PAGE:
In the Lectionary

February 25, Lent 2B (Mark 8:31–38)

What a roller coaster for the disciples: They are following the Messiah! And doing so will cost them everything.

I have late-stage recurrent cancer and do not react well to people telling me to focus on the positive, which happens more often than many without cancer may realize. People want to distance themselves from those of us who live with disease, and dispensing advice seems to be one way. I doubt that I would react any better if someone told me to consider cancer a cross I need to take up so that I may better deny myself and follow Jesus. I relate to the resistance the disciples must feel when Jesus says this to them in this week’s gospel reading.

The passage comes directly after Jesus asks his disciples who people are saying he is. They respond John the Baptist, Elijah, a prophet. Then Jesus asks them, “But who do you say that I am?” Peter declares that Jesus is the Messiah.

That must feel like a winning moment for the disciples. They have been following Jesus and witnessing miracles, from healing to feeding thousands of people with what appear to be insufficient resources. They have selected their leader wisely, and now he has admitted that yes, he is the one, though they aren’t supposed to tell anyone.

Right after this revelation, Jesus launches in with what will happen next: suffering, rejection, execution. All of this is so unexpected, especially after hearing him confess to being the Messiah, that the disciples probably can’t absorb what he says about rising again after three days. Peter takes him aside to let him know that this isn’t the way a winner should speak. Peter, after all, is the one who has just offered the right answer by declaring Jesus to be the Christ.

Instead of backtracking, Jesus rebukes Peter in the harshest way, calling him Satan, recalling the story of Job that Peter and the rest of the disciples would have known. Jesus will not be tempted to turn away, and after scolding Peter he doubles down on his message about denying oneself to follow him. He specifically mentions taking up a cross, evoking crucifixion, an ignoble way to die. What a roller coaster for the disciples, to first hear that they have indeed chosen to follow the Messiah only to learn that doing so will cost them everything.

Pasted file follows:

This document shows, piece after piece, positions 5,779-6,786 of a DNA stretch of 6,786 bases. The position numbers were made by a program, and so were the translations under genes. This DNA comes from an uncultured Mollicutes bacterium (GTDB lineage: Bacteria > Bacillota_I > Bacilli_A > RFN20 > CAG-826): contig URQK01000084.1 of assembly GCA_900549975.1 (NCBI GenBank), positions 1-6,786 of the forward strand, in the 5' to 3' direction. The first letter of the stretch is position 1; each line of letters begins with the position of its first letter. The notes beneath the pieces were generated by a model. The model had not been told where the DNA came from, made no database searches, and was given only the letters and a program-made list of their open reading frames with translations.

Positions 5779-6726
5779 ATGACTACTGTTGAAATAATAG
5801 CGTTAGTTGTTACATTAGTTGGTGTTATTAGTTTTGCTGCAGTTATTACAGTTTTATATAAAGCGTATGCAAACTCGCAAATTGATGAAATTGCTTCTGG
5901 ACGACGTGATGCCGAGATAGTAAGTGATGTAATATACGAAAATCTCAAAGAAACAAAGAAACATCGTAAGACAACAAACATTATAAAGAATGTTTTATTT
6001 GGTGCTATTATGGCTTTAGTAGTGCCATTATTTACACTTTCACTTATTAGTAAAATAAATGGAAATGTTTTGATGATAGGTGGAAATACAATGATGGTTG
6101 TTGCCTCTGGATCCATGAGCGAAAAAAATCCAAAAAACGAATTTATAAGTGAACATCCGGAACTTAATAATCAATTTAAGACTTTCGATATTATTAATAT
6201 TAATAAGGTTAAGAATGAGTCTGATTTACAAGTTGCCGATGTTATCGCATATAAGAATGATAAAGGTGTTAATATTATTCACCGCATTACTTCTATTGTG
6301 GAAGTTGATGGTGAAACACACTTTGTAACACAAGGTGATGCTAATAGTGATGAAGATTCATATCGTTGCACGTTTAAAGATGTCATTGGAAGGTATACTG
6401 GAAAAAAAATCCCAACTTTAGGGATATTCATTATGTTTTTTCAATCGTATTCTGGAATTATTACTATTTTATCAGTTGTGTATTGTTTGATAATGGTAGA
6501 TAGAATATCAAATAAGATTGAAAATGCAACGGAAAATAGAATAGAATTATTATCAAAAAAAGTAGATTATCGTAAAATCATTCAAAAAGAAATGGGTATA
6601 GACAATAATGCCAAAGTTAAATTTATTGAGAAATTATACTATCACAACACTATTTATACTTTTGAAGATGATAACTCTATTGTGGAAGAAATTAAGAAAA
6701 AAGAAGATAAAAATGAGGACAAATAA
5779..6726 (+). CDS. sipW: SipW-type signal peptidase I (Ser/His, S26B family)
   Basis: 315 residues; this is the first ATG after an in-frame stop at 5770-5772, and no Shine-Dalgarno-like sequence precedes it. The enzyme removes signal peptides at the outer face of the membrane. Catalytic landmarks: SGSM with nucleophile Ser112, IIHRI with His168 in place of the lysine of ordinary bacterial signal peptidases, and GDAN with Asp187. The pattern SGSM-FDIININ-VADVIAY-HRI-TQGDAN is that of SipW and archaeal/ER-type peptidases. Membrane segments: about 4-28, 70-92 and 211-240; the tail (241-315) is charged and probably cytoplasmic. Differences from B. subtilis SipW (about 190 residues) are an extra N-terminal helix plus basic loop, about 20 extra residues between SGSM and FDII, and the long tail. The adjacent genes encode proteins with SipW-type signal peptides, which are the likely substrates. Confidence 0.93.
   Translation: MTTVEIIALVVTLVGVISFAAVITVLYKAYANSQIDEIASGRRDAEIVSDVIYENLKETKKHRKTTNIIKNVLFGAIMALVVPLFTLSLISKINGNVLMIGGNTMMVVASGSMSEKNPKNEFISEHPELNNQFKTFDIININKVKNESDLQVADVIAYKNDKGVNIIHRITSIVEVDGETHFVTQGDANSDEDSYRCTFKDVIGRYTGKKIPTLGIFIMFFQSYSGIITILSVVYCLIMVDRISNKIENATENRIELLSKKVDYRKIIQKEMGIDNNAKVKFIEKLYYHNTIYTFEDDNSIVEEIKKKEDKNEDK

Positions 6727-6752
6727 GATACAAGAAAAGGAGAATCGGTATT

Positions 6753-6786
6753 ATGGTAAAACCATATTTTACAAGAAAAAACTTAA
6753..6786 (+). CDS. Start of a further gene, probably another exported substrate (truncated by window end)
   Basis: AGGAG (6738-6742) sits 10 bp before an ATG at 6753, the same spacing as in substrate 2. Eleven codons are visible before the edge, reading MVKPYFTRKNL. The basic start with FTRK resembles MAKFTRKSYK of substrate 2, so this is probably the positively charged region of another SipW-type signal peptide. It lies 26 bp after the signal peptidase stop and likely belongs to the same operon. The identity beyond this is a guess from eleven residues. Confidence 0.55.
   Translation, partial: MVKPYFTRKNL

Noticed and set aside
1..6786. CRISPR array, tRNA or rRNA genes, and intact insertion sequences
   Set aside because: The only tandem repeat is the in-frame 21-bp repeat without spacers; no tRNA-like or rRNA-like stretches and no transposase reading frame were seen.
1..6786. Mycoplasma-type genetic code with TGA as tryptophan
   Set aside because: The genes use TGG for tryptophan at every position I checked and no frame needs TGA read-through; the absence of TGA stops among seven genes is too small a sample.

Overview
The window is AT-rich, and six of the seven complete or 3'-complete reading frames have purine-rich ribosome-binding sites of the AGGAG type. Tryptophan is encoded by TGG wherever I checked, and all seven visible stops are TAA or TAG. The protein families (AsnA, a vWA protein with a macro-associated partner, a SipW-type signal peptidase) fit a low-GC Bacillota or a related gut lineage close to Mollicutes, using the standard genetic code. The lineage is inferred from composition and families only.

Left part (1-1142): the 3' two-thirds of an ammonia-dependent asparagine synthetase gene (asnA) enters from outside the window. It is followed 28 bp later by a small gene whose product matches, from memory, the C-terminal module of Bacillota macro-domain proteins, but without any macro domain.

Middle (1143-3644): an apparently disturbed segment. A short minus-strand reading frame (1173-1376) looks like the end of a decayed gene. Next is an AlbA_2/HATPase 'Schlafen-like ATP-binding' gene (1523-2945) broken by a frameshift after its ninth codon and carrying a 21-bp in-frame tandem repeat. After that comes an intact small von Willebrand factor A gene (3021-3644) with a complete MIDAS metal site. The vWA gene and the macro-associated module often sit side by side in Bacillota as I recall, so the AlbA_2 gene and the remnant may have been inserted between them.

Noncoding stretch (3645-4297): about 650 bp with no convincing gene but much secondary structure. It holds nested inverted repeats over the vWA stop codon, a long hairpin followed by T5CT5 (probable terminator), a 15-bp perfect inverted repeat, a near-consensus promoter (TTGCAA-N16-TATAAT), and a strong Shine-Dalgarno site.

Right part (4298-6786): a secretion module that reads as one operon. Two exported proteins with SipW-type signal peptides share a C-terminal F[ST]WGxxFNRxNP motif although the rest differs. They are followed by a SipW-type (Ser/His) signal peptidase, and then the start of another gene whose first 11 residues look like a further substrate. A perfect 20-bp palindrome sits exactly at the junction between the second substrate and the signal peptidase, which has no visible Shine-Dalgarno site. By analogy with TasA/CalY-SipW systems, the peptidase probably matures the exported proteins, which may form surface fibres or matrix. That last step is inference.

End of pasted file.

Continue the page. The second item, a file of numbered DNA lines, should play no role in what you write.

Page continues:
I used to struggle more with this message than I do now, as someone who has had two cancers plus one recurrence. My cancer is no longer considered curable. I recognize that Jesus is not literally telling his disciples to seek suffering but rather encouraging them to embrace what is already happening. These followers are not wearing fancy robes and hats while presiding over worship communities and collecting generous salaries and benefits. Instead, they have already lost their lives to follow Jesus, literally dropping everything to do so, leaving their fishing nets and their families. Jesus is not inviting the disciples to overlook their suffering and their losses. He is not telling them to focus on the positive. They have already lost the lives they were living when they answered his call, “Follow me, and I will make you fish for people.”

In Mark’s Gospel I am especially haunted by the image of Zebedee, left in the boat with hired men while his sons follow Jesus. Surely when they hear Jesus say these things, James and John remember leaving their father like that.

During the season of Lent, we are called to repentance, to purify ourselves. In the words of Ash Wednesday, we remember that we are returning to dust. Memento mori: remember your death. Jesus in this passage embodies this practice. Yes, he is the miracle-­making Messiah, but he is already metaphorically taking up his cross, heading soon for Jerusalem. German theologian Martin Kähler famously called the Gospel of Mark “a passion narrative with an extended introduction,” and due to the amount of time Mark devotes to the Passion, this label is deserved, making it ideal for a season when we are called to ruminate on our mortality.

Having Jesus’ words quoted at me as a way for people to make themselves feel better about my cancer troubles me, but hearing and reading the words directly from him through scripture feels like an invitation to keep going despite the weight of the disease and accompanying treatments, trudging along after Jesus to the best of my ability toward those holy angels. When I read about such angels in the passage, I don’t picture winged figurines in peaceful poses but rather the terrifying creatures in the Bible who constantly tell those to whom they appear, “Don’t be afraid.” I hope that trying to follow Jesus during Lent, focusing on my mortality in a way I never could before my diagnoses, will enable me to tremble a little less in front of them. 

Elizabeth Felicetti

Elizabeth Felicetti is rector of St. David’s Episcopal Church in Richmond, Virginia, and author of Unexpected Abundance: The Fruitful Lives of Women without Children.

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